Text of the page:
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Reducing ecommerce returns with return credits

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An Author Correction to this article was published on 21 January 2023

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Abstract

Massive ecommerce returns incur considerable costs for e-retailers, erode their competitiveness and make their product returns management complex and difficult. Reducing returns can help e-retailers mitigate these negative consequences. This article focuses on ecommerce returns due to satisfaction-related reasons, the most common reasons for ecommerce returns, and studied the use of return credits (a maximum free returns amount) to reduce these kinds of returns. This novel approach is different from full or partial return policy documented in existing literature. This article also studied the side effects of using return credits. A one-factor (credit amount: high vs. low) between-subject scenario experiment was conducted. ANOVA was used to test hypotheses. The results revealed that using return credits can significantly deter returns, while the high and low credit amount have a similar effect on deterring returns. Moreover, the high credit amount leads to weaker side effects than the low amount. These findings can help e-retailers decide whether to introduce return credits to manage returns, and help them design their return credits.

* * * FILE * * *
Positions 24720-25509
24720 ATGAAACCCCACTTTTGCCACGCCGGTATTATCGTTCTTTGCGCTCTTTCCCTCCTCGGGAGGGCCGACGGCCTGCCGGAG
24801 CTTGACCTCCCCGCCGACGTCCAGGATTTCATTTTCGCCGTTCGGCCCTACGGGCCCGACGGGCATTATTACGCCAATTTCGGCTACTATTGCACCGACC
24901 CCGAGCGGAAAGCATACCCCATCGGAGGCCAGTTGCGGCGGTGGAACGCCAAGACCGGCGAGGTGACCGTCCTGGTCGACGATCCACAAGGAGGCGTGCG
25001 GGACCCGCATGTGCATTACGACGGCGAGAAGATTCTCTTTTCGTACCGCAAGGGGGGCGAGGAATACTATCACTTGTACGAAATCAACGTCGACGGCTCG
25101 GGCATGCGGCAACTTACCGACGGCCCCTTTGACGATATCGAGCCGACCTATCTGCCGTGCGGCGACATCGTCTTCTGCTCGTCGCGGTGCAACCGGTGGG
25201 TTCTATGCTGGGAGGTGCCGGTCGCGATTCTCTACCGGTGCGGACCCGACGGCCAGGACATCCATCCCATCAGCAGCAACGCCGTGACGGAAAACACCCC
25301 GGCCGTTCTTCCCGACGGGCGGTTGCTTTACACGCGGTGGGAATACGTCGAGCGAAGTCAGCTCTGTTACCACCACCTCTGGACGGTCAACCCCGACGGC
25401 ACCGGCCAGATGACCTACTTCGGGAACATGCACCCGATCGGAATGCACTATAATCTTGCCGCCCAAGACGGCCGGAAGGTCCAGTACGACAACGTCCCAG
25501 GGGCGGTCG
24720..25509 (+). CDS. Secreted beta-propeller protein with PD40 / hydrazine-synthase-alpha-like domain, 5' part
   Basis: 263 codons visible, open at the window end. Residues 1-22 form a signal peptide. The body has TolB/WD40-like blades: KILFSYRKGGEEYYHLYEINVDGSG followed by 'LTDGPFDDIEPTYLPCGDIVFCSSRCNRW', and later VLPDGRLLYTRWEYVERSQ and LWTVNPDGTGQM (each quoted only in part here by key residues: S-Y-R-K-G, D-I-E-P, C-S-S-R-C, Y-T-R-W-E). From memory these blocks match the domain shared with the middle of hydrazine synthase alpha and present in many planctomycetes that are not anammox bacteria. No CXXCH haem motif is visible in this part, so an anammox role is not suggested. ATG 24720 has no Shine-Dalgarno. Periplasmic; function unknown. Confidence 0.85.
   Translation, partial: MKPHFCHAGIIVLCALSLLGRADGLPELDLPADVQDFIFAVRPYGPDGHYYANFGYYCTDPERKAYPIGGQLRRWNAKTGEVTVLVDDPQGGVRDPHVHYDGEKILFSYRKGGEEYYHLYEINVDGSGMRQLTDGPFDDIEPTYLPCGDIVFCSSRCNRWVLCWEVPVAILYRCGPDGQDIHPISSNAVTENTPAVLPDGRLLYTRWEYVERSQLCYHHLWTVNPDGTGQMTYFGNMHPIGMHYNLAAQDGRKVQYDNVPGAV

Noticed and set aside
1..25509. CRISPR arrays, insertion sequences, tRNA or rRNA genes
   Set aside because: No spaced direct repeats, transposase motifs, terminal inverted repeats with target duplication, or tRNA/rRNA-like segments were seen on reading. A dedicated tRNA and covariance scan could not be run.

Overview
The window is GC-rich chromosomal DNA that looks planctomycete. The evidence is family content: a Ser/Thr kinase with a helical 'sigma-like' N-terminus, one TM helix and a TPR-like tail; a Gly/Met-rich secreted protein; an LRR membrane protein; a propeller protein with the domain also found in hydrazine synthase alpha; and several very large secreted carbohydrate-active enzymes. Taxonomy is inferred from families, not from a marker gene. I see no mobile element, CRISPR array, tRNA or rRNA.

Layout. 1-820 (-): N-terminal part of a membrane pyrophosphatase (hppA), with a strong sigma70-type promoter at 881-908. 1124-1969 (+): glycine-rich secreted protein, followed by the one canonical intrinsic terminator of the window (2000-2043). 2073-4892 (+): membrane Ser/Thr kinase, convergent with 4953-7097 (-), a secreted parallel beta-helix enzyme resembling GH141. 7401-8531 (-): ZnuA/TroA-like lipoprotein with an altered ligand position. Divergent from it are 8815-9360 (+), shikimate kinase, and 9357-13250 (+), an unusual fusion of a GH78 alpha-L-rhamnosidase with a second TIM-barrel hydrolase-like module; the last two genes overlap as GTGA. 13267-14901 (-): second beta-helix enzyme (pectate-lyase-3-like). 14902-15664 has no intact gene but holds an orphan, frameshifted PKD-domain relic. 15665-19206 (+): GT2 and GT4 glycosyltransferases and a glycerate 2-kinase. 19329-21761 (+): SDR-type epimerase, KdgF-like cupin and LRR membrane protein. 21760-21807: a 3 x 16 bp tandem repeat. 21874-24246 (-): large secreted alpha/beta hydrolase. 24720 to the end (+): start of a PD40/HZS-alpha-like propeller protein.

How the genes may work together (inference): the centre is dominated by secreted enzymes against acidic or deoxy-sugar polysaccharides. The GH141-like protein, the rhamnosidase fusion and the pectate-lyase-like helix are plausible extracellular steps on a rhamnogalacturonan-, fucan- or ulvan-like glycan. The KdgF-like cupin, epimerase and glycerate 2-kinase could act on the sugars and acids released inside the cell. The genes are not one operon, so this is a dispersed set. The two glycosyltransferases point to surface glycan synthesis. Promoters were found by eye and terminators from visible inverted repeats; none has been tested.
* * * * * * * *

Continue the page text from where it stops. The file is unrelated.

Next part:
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The questionnaire data that support the findings of this study are not openly available because the authors do not have the authority to disclose and share the personal data.

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Notes

  1. Gäthke et al. [98] studied the relationship between return restrictiveness and repurchase intention among online consumers, but they focused on effort restrictiveness and refund types (money back vs. store credit) from which our research are quite different.

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Acknowledgements

A part of Yangchun Li’s work was done at the University of Granada. This work was supported by Research Start-Up Fund of Zhejiang University of Technology (number: 2021132007929) and the China Scholarship Council.

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Martínez-López, F.J., Li, Y., Feng, C. et al. Reducing ecommerce returns with return credits. Electron Commer Res 23, 2011–2033 (2023). https://doi.org/10.1007/s10660-022-09638-5

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